The Hawks claim a son of a gun
Tom Mitchell arrived at the Swans as a father-son selection in the 2011 NAB AFL Draft, but despite dominating in the reserves, the son of midfield star Barry struggled to regularly break into a strong senior side.
After 65 matches the midfielder was traded to the Hawks at the end of the 2016 season for pick No.14 and a swap of picks in the 50s. Mitchell won the Hawks’ best and fairest and an All-Australian nod in his first year in brown and gold. The prolific ball-winner improved on that the following year, again making the All-Australian team and adding the Brownlow Medal to his achievements.
Paps milks a free kick
The rivalry looked like spilling over when Tom Papley and Tom Mitchell clashed after the Swans’ small forward kicked a goal off the ground then let his former teammate know all about it. Mitchell’s response, and James Frawley’s awkward intervention, gave away a free kick – and a second Papley goal in a matter of seconds – that swung the momentum Sydney’s way.
Alastair Clarkson declared after the match that Papley “milks free kicks as good as anyone in the competition”, which left his opposing coach John Longmire bewildered by the critique.
Ronke in seventh heaven
A small forward in his third game inspired the Swans to a stirring comeback against the Hawks in 2018, as Ben Ronke kicked seven goals including the sealer with one minute remaining.
With spearhead Lance Franklin sidelined with injury, the Swans needed someone to step up but few would’ve expected the then 20-year-old to be the difference between the two teams as his side won by eight points.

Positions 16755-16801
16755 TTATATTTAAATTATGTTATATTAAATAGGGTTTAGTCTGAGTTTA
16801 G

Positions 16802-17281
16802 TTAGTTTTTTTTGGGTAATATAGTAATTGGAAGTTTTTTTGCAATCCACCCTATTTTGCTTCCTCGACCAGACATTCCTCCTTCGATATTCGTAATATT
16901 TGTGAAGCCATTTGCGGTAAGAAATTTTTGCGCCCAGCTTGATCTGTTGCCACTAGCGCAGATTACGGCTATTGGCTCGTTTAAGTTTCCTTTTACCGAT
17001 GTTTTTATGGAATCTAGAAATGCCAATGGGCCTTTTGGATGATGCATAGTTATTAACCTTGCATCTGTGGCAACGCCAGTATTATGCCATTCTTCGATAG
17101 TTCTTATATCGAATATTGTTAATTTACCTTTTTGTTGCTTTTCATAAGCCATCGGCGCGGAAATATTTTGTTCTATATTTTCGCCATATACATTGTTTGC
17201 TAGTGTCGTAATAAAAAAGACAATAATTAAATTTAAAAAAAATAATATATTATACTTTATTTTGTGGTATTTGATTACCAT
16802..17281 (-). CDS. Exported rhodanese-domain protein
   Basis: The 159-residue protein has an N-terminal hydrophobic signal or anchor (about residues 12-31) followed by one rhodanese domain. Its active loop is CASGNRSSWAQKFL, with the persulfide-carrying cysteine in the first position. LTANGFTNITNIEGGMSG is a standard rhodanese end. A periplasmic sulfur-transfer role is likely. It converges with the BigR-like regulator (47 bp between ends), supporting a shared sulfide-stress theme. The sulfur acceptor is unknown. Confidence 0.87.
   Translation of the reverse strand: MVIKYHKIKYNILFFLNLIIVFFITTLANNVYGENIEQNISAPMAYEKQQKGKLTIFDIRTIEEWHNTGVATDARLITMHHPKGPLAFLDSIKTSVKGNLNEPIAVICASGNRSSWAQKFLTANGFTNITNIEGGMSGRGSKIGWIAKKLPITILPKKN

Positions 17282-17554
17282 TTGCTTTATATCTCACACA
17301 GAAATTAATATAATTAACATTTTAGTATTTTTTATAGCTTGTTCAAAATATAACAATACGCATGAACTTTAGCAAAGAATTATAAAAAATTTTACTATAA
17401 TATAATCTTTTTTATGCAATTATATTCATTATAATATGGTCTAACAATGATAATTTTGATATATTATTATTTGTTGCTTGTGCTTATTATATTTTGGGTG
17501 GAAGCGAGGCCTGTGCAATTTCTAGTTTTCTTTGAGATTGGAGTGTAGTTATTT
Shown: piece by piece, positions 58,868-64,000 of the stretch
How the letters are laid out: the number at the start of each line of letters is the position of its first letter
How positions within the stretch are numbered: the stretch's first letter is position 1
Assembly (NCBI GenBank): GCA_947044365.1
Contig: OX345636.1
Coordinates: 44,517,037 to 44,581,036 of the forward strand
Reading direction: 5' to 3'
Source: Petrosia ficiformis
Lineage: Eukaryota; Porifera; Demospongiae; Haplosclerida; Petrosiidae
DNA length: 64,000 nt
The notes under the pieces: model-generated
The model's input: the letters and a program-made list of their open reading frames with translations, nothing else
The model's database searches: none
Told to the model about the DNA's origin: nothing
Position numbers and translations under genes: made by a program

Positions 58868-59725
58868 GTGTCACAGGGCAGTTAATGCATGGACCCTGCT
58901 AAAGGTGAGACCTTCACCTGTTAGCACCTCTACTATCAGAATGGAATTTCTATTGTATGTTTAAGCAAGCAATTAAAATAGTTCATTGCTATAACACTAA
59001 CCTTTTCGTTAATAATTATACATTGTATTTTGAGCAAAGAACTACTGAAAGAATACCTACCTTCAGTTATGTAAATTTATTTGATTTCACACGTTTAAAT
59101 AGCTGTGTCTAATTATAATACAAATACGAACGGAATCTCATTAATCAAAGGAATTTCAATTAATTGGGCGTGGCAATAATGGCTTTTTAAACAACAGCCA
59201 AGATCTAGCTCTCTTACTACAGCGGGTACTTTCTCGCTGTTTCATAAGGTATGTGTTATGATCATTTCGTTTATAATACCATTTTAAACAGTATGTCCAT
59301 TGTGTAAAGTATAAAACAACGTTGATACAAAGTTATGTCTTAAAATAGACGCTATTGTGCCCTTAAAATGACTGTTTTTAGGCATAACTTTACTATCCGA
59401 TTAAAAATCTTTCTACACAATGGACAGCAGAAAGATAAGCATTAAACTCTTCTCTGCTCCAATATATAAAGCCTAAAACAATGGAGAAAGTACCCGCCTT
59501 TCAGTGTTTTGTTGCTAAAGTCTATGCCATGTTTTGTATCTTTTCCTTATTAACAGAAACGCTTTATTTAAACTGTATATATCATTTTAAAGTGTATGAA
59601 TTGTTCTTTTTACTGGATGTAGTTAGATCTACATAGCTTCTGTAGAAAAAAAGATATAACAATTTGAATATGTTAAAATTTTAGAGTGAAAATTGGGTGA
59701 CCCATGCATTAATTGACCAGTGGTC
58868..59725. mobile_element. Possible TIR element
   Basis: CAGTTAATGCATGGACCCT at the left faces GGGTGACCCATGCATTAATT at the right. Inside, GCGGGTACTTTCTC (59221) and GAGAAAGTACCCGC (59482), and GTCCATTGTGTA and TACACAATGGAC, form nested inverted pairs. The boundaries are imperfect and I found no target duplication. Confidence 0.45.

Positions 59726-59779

Hannebery hands one to Roughy
Lance Franklin wore the No.67 guernsey in this 2017 clash to mark the 50th anniversary of the 1967 referendum, but his former team started stronger and led for three quarters. The Swans fought back and looked set for a rousing victory until Shaun Burgoyne goaled with a few minutes remaining to make the margin one point. A rushed behind soon after levelled the scores.
When Jarryd Roughead marked right on the 50m arc in the dying stages of the game, Dan Hannebery failed to man the mark properly and allowed the Hawks’ forward to kick his set shot from the same spot where he’d grabbed it. Roughead’s goal proved the difference as the Hawks won by six points.
Cyril seals a five-point steal
In eight clashes between these rivals since 2016, each has won four times and the average margin has been a mere nine points.
In this 2016 contest that helped set the tone, the Swans looked safe with a seven-point lead in the 27th minute of the final term but another late goal from Shaun Burgoyne turned it into a thriller. The Hawks’ star forward Cyril Rioli then marked on the 50m arc with little more than a minute remaining, and went back to kick a beauty from outside 50m to steal a five-point win for the Hawks.